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believes that teaching the target culture can cause awareness about the learners' own culture. In addition, some scholars like Kilickaya (2004) and Kramsch (1993) remark that teaching the target culture leads to authenticity in language classrooms.

On the other hand, opponents of teaching culture claim that teaching the target culture is irrelevant and can even be problematic, disadvantageous, and dangerous in the process of language learning (e.g., Alptekin, 1993; Alptekin & Alptekin, 1984; McKay, 2003; Modiano, 2001).

A large number of scholars like Baker (2012), McKay (2003), Modiano (2001), and Nizegorodcew (2011) believe that English as an international language pedagogy belongs to no particular culture and instead requires cultural pluralism, and thus teaching the target culture no longer makes any sense. Thus, the use of English as a lingua franca is not limited to the culture of British or American native speakers and the role of English language is no longer related to the target language culture(s); rather, it is a language for international and intercultural communication.

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(2005) also questions the traditional consideration of integrative orientation due to the spread of English and its use as a lingua franca. He believes that language learners no longer want to integrate with the culture associated to the native speakers of English; rather, they want to assimilate with a global culture.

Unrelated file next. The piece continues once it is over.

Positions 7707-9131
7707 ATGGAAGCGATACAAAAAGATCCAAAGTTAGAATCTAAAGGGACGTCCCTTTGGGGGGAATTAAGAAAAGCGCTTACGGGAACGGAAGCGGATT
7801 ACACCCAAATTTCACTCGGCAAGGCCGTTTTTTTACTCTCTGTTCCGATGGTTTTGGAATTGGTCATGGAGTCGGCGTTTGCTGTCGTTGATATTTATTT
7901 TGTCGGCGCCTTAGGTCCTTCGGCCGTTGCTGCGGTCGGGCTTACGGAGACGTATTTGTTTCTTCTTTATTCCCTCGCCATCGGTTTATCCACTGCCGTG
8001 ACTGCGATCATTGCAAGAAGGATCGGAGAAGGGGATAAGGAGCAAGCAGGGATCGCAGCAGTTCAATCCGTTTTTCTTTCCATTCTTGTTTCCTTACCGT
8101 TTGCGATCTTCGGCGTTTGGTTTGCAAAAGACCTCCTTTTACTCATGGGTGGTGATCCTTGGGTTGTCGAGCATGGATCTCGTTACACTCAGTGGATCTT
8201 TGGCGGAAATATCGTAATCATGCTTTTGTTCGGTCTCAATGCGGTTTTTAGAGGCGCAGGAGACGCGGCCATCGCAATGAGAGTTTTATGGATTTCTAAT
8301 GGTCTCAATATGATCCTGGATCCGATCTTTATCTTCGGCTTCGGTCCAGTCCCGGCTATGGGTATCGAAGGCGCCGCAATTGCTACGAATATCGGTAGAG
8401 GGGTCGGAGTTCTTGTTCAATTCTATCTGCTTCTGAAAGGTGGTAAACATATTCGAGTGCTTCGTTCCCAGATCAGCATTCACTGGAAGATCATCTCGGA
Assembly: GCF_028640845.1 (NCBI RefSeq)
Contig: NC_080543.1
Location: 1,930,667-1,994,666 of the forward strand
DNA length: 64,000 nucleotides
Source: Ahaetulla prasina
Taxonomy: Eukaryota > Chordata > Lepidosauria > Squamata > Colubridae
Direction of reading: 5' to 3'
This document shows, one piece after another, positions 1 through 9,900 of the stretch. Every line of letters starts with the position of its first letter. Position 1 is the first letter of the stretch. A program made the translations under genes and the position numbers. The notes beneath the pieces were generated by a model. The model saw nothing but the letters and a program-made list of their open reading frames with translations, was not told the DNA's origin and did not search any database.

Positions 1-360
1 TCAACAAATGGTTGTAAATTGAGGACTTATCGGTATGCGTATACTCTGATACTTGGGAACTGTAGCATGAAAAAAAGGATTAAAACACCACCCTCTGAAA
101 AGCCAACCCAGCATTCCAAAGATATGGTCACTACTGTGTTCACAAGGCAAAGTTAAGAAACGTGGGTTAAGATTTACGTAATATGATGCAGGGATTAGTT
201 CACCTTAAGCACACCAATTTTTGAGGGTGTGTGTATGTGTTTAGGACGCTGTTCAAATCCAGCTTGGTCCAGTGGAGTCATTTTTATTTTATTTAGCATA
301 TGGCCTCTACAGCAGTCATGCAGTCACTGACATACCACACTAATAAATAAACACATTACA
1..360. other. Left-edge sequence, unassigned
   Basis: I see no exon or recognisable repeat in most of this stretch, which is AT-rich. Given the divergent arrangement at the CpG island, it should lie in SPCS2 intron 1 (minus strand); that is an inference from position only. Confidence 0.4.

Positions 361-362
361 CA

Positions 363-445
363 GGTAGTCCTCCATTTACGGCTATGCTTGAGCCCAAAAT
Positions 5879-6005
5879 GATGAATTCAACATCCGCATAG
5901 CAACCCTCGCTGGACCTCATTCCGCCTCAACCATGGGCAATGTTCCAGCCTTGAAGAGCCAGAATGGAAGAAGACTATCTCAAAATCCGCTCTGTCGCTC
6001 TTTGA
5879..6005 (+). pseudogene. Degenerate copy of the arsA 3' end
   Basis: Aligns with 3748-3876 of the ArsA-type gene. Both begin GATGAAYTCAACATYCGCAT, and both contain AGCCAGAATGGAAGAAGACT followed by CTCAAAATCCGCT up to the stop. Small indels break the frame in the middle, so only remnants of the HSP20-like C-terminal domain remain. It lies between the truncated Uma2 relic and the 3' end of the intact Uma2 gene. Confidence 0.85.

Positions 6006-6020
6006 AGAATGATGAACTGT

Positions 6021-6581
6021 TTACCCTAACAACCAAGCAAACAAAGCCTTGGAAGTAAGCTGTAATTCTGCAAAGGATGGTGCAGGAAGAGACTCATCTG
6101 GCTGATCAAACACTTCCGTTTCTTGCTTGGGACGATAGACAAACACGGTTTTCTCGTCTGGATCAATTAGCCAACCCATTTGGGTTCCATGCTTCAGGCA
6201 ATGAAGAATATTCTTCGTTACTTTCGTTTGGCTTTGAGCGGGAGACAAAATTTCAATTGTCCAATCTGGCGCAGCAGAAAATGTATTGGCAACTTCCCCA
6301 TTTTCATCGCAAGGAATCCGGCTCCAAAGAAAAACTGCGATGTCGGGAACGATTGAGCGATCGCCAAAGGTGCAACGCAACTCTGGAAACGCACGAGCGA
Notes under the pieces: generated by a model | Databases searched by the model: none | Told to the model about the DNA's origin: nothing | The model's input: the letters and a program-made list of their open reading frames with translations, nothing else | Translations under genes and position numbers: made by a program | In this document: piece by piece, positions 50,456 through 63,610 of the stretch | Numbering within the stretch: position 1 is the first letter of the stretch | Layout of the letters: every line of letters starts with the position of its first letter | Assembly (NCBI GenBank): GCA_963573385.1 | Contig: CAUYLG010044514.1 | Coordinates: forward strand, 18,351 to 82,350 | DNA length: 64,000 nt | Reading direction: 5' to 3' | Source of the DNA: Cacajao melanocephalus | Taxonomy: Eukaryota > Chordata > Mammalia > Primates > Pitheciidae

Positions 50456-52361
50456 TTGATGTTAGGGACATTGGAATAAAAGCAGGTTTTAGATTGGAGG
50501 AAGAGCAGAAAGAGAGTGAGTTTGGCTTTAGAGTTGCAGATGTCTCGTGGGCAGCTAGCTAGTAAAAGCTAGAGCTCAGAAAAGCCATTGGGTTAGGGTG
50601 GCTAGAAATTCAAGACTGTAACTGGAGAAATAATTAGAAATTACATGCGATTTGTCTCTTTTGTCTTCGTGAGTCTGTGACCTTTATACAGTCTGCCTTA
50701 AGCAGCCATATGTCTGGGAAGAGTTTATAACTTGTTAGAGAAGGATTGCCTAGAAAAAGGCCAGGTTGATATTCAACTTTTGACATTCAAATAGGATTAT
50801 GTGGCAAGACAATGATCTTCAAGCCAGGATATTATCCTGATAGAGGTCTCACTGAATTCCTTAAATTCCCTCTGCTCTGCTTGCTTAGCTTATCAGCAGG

Linguacultural imperialism (linguistic and cultural imperialism) is postulated as one of the possible dangers of not only teaching/learning the target culture but also English language teaching and learning in general. Phillipson (1992), as one of the major advocates of this view, believes that English is an imperialist language. For Kachru (1986) and Pennycook (1998) also, English is a colonial language. Moreover, Canagarajah (1999) is against the imposition of western values through ELT and he suggests critical pedagogy, through which the linguistic and cultural imperialism of ELT can be resisted. Indeed, according to these scholars, there should be a move toward the decolonization of applied linguistics and ELT and there is a need to "work in and against English to find cultural alternatives to the cultural constructs of colonialism" (Pennycook, 1998, p. 218).